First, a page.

She knew the struggle of artists. Now she’s left $2.9 million for UCLA scholarships
At a time when universities and arts organizations across the U.S. are struggling with dwindling donations, the UCLA School of the Arts and Architecture has received $2.9 million from the late artist and philanthropist Elaine Krown Klein.
The gift, the university announced Wednesday, will go toward the Elaine Krown Klein Fine Arts Scholarship Fund. Klein, who died Jan. 5, and her late husband, Leo Klein, established the fund in 1986. Students at the university’s Herb Alpert School of Music will benefit from the funds as well.
“Elaine has been so generous for so many years and has had such an impact on so many students across all the creative fields,” Brett Steele, dean of the arts and architecture school, said in an interview. “[Her gift] makes it possible for students who couldn’t otherwise attend a school like ours to join a group of colleagues and peers and esteemed faculty and have that as their formative experience in the arts. And it’s important for the school. It adds diversity of voices and experiences within these programs.”
UCLA began awarding scholarships from the fund, now valued at more than $4 million, in 1989. It has supported more than 200 young artists, musicians, dancers, architects and designers, including dancer-choreographer Kevin Williamson and artists Meleko Mokgosi and Shana Lutker.
Ceramicist Alex Anderson, a 2016 recipient of the scholarship fund who currently has work on view at L.A.’s Gavlak Gallery, said the financial support from Krown Klein “meant that choosing art as a life focus did not have to be a distant dream with infinite financial barriers to its realization.”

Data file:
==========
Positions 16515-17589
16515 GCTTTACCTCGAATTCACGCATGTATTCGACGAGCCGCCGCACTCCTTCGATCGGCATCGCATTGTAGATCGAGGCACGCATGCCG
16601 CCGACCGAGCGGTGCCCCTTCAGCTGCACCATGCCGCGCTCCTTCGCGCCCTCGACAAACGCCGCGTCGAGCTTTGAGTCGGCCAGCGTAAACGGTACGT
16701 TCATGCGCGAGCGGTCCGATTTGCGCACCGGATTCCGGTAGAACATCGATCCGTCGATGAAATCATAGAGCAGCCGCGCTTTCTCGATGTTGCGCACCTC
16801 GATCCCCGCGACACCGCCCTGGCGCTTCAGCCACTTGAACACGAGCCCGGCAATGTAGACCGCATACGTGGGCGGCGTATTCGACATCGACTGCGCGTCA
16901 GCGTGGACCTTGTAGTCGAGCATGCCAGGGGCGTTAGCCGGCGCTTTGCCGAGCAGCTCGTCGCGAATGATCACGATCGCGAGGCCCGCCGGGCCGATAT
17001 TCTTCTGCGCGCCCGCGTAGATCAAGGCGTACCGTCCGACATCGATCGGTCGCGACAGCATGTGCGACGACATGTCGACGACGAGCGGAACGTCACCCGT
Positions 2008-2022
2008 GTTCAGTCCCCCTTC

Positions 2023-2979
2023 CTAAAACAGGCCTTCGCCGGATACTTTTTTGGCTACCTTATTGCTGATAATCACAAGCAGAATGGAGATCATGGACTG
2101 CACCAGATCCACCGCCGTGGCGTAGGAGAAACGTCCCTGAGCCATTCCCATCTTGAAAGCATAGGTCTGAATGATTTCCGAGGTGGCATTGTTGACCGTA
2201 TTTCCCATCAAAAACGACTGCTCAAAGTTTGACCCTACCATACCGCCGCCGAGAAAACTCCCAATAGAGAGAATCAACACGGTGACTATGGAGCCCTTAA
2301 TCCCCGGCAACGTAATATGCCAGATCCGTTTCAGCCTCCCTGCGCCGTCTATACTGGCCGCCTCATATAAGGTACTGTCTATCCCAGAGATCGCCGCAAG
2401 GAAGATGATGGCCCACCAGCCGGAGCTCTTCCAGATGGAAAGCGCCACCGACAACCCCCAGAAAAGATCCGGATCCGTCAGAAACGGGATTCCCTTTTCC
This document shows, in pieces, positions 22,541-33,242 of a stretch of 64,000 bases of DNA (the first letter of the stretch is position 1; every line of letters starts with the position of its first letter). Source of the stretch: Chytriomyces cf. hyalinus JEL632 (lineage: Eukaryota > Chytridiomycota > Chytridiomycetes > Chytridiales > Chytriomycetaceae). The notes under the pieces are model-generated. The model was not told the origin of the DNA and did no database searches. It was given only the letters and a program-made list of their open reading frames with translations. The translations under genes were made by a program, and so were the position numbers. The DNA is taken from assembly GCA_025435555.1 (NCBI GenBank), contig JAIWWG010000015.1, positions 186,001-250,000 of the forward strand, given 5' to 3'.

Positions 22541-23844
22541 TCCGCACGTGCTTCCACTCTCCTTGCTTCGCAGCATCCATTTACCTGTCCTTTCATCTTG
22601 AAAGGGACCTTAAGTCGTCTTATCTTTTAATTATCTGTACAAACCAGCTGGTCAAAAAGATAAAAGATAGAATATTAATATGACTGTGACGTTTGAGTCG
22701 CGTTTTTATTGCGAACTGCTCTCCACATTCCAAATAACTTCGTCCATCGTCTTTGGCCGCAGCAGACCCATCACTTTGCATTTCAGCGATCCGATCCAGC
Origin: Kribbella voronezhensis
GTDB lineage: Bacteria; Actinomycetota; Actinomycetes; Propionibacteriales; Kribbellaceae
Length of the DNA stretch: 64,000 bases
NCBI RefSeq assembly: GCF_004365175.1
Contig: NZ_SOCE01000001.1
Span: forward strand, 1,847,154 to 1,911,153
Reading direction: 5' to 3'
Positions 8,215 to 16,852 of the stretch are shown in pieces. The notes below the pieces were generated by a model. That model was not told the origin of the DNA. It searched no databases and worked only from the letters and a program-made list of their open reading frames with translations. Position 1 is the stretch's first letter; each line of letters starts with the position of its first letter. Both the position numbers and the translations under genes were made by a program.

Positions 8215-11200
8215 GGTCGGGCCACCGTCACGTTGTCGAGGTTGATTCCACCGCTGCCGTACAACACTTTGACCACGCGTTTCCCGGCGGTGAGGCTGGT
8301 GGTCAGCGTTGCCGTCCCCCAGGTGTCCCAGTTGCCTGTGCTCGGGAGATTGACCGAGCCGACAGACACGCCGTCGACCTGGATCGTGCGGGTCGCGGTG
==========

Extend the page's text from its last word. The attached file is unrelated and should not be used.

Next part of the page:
Anderson added: “It was deeply affirming to have her support during my graduate studies at UCLA, and I’m certain I would not have found success without the kindness and generosity of Elaine and donors like her, who know the value of cultural production and ensure its sustained vitality.”
The gift comes at a critical time. The pandemic-induced economic downturn may mean a reduction in state funding for the UC system, Steele said. Recent polls of university fundraisers nationally have suggested a 20% drop in philanthropy this year, according to the Chronicle of Philanthropy’s editor, Stacy Palmer.
“A gift like this is so important for now, a moment when the arts face such tremendous challenges throughout the country and around the world,” Steele said. “It shows a profound belief in the arts going forward, and in artists of all kinds not just helping us see the world as it is but imagining what the future can be.”
Krown Klein established the Leo M. Klein and Elaine Krown Klein Chair in Performance Studies in UCLA’s Herb Alpert School in 2015, a gesture that Dean Eileen Strempel said in a statement “has molded the lives of hundreds of young musicians at a time when they need the financial and emotional support most.”
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Krown Klein knew intimately what it meant to be a struggling artist. She was raised in Los Angeles by a single mother who worked as a typist and didn’t have the financial means to send her to art school. Later in life, after working for years at a medical insurance company and eventually marrying Klein, she enrolled full-time at Los Angeles City College, studying life drawing, perspective and design.
“I couldn’t live without music and art,” Krown Klein told UCLA in a 2015 interview.
Her arts education philanthropy brought her deep satisfaction.
“I am very proud and happy that I can provide this kind of encouragement and support to young artists and scholars,” she said in that interview. “I never dreamed I could do something like this — this little girl who couldn’t afford to buy a paintbrush when I was young. So, it makes me proud to leave a little image in the sand of time when I’m gone.”
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